How to Give and Receive a Writing Critique

If you have ever submitted your writing to an online writing community for review, you’ve probably received a critique (either positive or negative) for your work. You waited and nervously looked for any feedback other writers would leave on your “masterpiece.” If you’re honest, you

// <![CDATA[// <![CDATA[
// // <![CDATA[// <![CDATA[
// // <![CDATA[//
// <![CDATA[//

probably hoped for glowing comments that praised your literary skills rather than critical remarks.

If you got an “Awesome job!” review, you probably did a happy dance, boosting your confidence as a writer. However, if you didn’t get praise, but criticism, what was your reaction? Did you take it constructively or were you offended? On the other hand, if you always get praise is that always a good thingg?

Being human, I know how good it feels to be praised for my writing (or anything else for that matter). Years ago, I paid more money than I care to admit for a writing correspondence course. Much to my surprise, my instructor usually had good things to say about the articles and short stories that I submitted throughout the two-year course. However, did I really learn that much? After all, I paid my hard-earned money to improve my writing—not just get good reviews. Today I wonder if it was worth it….

Actually, I’ve learned much more when I signed up (for free) to two online writing communities where I not only wrote articles, but was able to receive feedback for them, as well as critique other writers. The feedback I received wasn’t from teachers, but from fellow freelancers as myself. I have to admit that I grew more from constructive criticism (which was free) than I did when I paid big bucks for a writing course. All I had to invest was some time commenting on the work of other freelancers.

First of all, how do you give a constructive critique?

I like to think of what’s been called the “sandwhich approach”. The bread is something positive you note about the writing, sandwiched in-between some constructive criticism. For example, don’t say….”This stinks. A fifth-grader could do better….” Instead, say, “I like the way you’ve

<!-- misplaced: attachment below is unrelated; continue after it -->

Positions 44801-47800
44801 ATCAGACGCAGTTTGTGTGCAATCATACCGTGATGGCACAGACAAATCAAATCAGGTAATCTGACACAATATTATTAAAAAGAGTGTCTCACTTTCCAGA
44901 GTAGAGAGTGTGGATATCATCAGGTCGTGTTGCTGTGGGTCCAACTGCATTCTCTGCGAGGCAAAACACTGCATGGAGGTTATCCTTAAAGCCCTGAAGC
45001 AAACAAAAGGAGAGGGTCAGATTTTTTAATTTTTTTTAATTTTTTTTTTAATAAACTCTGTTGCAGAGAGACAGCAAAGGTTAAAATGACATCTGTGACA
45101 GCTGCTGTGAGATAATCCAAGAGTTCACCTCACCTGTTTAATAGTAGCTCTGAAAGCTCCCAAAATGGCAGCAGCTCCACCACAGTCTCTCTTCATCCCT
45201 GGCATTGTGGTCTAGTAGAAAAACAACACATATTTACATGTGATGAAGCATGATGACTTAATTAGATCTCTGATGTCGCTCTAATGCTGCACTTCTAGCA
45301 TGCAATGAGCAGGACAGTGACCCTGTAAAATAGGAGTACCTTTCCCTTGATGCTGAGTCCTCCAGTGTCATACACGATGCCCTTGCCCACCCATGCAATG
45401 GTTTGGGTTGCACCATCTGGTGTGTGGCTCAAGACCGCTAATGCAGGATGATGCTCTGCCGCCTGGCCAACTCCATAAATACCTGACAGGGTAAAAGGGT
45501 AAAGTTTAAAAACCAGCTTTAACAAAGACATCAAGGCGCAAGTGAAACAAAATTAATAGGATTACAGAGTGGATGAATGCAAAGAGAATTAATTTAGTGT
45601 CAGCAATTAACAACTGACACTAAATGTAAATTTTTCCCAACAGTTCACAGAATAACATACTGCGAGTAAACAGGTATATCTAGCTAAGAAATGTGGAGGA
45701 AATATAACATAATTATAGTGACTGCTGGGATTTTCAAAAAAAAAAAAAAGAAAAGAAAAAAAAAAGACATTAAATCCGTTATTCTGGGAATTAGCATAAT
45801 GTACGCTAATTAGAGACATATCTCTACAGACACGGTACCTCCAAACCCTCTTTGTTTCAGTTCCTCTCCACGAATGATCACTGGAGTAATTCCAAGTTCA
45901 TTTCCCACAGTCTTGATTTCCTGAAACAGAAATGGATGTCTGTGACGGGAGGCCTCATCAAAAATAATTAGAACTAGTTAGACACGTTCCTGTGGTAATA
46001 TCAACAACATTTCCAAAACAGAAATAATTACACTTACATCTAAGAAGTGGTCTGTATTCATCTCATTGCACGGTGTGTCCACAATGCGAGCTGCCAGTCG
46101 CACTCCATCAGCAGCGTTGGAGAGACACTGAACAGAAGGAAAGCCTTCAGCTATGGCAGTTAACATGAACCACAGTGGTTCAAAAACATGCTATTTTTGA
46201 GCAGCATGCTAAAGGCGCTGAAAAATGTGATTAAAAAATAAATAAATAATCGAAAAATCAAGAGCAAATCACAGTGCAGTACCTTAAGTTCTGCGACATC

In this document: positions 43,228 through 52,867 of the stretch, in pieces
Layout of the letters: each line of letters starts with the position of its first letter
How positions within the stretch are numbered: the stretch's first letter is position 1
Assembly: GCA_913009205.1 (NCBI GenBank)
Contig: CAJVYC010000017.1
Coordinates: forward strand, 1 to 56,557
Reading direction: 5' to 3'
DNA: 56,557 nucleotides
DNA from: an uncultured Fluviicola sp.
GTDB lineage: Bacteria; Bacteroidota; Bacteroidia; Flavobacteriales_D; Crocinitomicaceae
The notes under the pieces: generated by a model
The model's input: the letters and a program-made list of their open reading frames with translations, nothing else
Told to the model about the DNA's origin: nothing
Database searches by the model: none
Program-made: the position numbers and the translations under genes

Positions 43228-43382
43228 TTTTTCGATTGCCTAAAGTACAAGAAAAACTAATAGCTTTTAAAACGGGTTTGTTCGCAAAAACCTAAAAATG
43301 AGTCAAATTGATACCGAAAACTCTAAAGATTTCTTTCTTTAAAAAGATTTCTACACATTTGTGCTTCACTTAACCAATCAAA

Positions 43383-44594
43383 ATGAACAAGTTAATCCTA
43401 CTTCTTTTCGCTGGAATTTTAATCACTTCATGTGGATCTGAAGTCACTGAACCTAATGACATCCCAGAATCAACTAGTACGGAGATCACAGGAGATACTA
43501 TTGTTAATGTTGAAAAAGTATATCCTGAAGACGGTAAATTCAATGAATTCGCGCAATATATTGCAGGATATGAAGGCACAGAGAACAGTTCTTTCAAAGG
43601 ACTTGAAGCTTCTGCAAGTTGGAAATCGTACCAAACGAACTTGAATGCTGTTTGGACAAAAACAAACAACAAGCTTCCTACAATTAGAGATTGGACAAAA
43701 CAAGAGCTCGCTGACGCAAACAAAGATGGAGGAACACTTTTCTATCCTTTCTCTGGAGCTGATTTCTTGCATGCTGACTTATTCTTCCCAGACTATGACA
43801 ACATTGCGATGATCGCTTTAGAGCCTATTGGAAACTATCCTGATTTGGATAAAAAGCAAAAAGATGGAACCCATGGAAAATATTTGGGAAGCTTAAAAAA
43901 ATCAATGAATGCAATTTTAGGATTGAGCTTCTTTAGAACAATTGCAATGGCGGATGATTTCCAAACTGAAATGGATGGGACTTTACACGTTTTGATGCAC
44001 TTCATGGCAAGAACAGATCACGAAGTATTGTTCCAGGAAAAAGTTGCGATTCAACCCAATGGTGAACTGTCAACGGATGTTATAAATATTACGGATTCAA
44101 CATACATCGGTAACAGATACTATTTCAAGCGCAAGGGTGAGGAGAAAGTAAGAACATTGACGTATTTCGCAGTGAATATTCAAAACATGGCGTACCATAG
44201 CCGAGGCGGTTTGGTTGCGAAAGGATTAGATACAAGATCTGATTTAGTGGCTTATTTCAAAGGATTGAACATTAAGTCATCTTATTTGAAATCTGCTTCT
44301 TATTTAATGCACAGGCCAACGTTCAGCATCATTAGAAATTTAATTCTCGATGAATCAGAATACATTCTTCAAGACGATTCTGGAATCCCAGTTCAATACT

presented the main characters. However, I think you need to tone down the language. Also, watch your point of view (POV) shifts, as well as an overuse of exclamation marks and adverbs. Overall, you’re on the right track. Keep writing!”

On the other hand, unless the piece is close to perfection, try not to slap a critique such as….”Awesome! This is excellent!”. By all means, praise the writing, but also try and search for something (ever it be so small) that can be improved, as that’s how writers improve and grow in their craft.

How do you receive a critique?

Similarly, you need to learn to receive criticism, as well as give it. If a thoughtless critique insults your writing, don’t let it discourage you. Just take it that the person giving it is immature and does not know how to encourage beginning writers. You could follow up on it, asking why him (or her) to elaborate on how you could improve your writing. You may even go so far as to let him know that his (or her) feedback has discouraged you.

Also, try to give and receive as many critiques as you can. Different critiquersnotice different things, so it helps to get as much feedback as possible.

As a final note, when you give a critique, apply the golden rule. Try to think of how you would like to be treated when someone is giving you feedback. This will help you give an honest, as well as encouraging feedback to someone else.


Leave a comment

No comments yet.

Comments RSS TrackBack Identifier URI

Leave a Reply

Fill in your details below or click an icon to log in: Logo

You are commenting using your account. Log Out /  Change )

Google photo

You are commenting using your Google account. Log Out /  Change )

Twitter picture

You are commenting using your Twitter account. Log Out /  Change )

Facebook photo

You are commenting using your Facebook account. Log Out /  Change )

Connecting to %s